Endre Friedmann’s name probably sounds unfamiliar to many, but when it comes to Robert Capa, everyone knows who he is, even though the two are the same. The Hungarian-born photographer was one of the most prominent military correspondents of the 20th century. Robert Capa’s tomb is in Vietnam, int Thai Binh where he lost his life during the Indochina War.
“If your pictures aren’t good enough, you weren’t close enough,” comes the repeated phrase from him.
Endre Friedmann was born in Budapest in 1913, where he turned to photography at an early age. After secondary school and a detour in Berlin, he moved to Paris, where he took the name Robert Capa because he hoped for more assignments due to the “American-sounding” name. After the name change, he participated as a war correspondent in the Japan-China War, capturing the Normandy landing and the first Arab-Israeli war.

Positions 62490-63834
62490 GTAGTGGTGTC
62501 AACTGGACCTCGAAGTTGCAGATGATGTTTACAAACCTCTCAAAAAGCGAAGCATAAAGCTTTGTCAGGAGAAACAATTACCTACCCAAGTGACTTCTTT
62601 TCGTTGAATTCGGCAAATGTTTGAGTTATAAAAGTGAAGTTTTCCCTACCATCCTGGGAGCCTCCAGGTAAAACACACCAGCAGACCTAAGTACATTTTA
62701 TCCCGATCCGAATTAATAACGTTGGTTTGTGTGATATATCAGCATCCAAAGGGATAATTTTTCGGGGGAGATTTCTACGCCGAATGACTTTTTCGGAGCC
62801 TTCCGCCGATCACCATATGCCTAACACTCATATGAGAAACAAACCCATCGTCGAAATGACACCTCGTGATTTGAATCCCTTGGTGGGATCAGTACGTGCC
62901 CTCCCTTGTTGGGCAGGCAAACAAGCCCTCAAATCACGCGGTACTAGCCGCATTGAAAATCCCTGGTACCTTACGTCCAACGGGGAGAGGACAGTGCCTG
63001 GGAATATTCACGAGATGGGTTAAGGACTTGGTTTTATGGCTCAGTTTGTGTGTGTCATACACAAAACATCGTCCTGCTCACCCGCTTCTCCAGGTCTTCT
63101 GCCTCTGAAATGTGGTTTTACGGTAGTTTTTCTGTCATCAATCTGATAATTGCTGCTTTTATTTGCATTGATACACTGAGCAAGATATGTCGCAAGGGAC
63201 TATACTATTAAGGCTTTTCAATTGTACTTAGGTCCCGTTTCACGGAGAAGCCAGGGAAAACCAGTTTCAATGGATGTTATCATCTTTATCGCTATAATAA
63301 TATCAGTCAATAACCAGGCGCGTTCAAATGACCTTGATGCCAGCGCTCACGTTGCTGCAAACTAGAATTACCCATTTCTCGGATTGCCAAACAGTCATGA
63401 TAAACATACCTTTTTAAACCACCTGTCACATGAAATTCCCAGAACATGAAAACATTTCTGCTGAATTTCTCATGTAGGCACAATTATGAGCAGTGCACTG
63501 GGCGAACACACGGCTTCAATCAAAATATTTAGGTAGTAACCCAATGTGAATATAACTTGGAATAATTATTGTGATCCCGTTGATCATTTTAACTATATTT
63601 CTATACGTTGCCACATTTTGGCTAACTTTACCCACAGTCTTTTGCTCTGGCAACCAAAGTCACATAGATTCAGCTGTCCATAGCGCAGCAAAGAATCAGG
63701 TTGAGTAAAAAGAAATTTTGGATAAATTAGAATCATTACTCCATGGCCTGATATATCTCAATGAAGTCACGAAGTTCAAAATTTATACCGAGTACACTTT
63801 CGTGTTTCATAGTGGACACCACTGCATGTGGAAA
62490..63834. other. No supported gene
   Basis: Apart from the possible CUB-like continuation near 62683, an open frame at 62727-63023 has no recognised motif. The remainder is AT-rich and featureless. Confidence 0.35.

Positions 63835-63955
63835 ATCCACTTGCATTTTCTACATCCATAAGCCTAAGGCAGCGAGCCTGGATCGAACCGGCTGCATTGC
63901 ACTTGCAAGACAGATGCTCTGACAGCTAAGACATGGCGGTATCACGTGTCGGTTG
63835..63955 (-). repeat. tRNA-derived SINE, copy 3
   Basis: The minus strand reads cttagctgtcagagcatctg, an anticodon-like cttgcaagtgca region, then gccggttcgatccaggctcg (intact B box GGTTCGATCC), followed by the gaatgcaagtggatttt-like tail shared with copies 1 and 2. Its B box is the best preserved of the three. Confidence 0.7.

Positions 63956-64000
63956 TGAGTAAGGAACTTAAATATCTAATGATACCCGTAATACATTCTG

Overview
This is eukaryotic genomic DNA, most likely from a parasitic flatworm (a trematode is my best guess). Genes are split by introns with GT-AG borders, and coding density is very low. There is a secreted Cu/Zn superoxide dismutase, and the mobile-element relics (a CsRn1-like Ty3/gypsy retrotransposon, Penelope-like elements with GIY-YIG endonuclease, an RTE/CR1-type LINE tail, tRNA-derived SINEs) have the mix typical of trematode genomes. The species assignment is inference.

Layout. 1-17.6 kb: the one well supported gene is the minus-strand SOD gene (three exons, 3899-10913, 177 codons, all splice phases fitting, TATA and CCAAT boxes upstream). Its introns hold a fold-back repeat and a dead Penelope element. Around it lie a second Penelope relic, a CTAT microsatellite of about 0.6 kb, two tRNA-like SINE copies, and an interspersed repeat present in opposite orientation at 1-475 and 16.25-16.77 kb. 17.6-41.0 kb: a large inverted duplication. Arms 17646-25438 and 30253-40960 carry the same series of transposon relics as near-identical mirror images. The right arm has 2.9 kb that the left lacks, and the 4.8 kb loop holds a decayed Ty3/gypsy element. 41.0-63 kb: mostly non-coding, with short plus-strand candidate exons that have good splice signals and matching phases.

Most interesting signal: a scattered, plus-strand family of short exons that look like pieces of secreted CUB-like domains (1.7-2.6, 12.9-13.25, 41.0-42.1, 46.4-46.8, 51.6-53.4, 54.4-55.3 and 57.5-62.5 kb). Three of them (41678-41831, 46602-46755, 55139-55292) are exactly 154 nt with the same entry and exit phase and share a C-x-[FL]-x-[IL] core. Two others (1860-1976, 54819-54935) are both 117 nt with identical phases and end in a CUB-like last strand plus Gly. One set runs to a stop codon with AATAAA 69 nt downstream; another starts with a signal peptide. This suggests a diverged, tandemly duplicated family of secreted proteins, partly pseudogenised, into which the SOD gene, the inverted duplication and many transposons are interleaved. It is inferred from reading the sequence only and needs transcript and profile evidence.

In 1954 LIFE Magazine sent him to Southeast Asia to cover the Indochina war that had been going on for 8 years.
At the age of forty, he died here when he stepped on a landmine near the Laotian border.